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A World of Trouble if the Spanish Banking Crisis Spreads

Until flaws in the euro are addressed, the crisis is likely to simmer on.

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The heart of the real crisis in the Eurozone is the euro itself. Until the deep flaws in the design of the European Monetary Union (EMU) are addressed, the crisis will simmer on. The EU leadership can do one of two things: either establish a credible and functional federal fiscal authority and allow it to run deficits that are commensurate with the gaps in private sector spending now existing in the zone -- or abandon the currency union altogether.

Right now, the first option would require such an authority to run deficits continuously for many years into the future, which were well in excess of the rules of the Stability and Growth Pact ( an agreement among the 27 member states of the European Union developed in the '90s) . Those harmful rules should be abandoned and a growth strategy with direct job creation programs (especially for youth) prioritized.

Unfortunately, the EU elites are pushing through a new fiscal compact which is an even harsher version of the Pact. Which means that they are not even close to understanding the reality and what is required.

In last Saturday's Financial Times, authors Niall Ferguson and Nouriel Roubini published an  article titled “Is it one minute to midnight in Europe?” They discussed the bank run that has been happening as depositors take their money out of troubled European banks:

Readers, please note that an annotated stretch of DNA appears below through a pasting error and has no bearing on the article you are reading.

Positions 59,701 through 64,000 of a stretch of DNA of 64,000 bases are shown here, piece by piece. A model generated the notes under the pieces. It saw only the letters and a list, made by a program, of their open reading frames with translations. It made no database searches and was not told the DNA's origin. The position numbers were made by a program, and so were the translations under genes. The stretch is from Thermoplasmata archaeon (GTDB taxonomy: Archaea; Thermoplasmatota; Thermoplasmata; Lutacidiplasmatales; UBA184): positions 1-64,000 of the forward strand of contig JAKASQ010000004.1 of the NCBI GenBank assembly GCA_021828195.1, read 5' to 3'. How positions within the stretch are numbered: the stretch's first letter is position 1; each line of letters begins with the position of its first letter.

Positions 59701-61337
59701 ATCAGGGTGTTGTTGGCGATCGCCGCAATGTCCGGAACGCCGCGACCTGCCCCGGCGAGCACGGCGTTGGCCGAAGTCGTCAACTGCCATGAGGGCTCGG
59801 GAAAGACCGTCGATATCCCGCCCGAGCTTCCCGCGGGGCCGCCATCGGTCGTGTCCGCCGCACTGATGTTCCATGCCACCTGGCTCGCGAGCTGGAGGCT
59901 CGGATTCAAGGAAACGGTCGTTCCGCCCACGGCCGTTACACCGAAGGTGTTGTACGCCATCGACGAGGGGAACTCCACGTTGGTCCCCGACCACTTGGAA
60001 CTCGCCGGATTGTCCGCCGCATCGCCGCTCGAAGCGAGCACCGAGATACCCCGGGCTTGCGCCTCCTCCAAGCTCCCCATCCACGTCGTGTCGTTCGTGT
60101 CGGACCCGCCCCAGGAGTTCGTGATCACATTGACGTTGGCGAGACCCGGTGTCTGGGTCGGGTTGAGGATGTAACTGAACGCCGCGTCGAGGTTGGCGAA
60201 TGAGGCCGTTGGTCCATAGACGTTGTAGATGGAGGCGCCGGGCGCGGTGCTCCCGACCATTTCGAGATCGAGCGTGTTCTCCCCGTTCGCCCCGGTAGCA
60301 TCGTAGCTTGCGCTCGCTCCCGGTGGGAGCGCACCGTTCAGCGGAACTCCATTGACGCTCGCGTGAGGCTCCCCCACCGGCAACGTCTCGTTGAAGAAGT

On a recent visit to Barcelona, one of us was repeatedly asked if it was safe to leave money in a Spanish bank. This kind of process is potentially explosive. What today is a leisurely 'bank jog' could easily become a sprint for the exits. In the event of a Greek exit, rational people would ask: who is next?

So what is “one minute to midnight” in Europe? A leisurely “bank jog." What is “midnight” in Europe? When the bank jog becomes “a sprint for the exits”?

Ferguson and Roubini report that Greeks have withdrawn more than 700 million euro from their banks in the past month. That's what we might call a "jog." Charles Dallara, managing director of the Institute for International Finance, tells us there was more than 170 billion of euro lender of last resort financing of the Greek banks by the European Central Bank (ECB) through the end of April. Given the fact that Greece’s money supply has contracted by perhaps 50 billion euros, the implied total deposit run might be well in excess of 200 billion euros. In plain English, that sounds more like a sprint toward the exits.

Amazingly, Ferguson and Roubini are being fooled about the extent of the Greek deposit run because they are looking at the money supply data, which actually tells you nothing about the extent of the bank run. Why is that? Because when a Spanish depositor takes his or her money out of a local bank in, say, Barcelona, and re-deposits it down the street with a local German banking subsidiary, it doesn't change the money supply data. Therefore it masks the amount of deposits fleeing the Spanish banking system. The true magnitude of the run can only been understood by closely examining the ECB's so-called "Target 2" payments system (through which the national central banks of member states provide payment and settlement services for intra/euro area transactions) and the ECB's so-called "Emergency Liquidity Assistance" (ELA). Both of these have been growing exponentially.

Just this past week alone, there is Target 2 data reporting a 68.4 billion euro ECB injection of funds into Spain. That is more than half of the now-much discussed 100 billion euro Spain bank bailout. That also sounds like a sprint for the exits.

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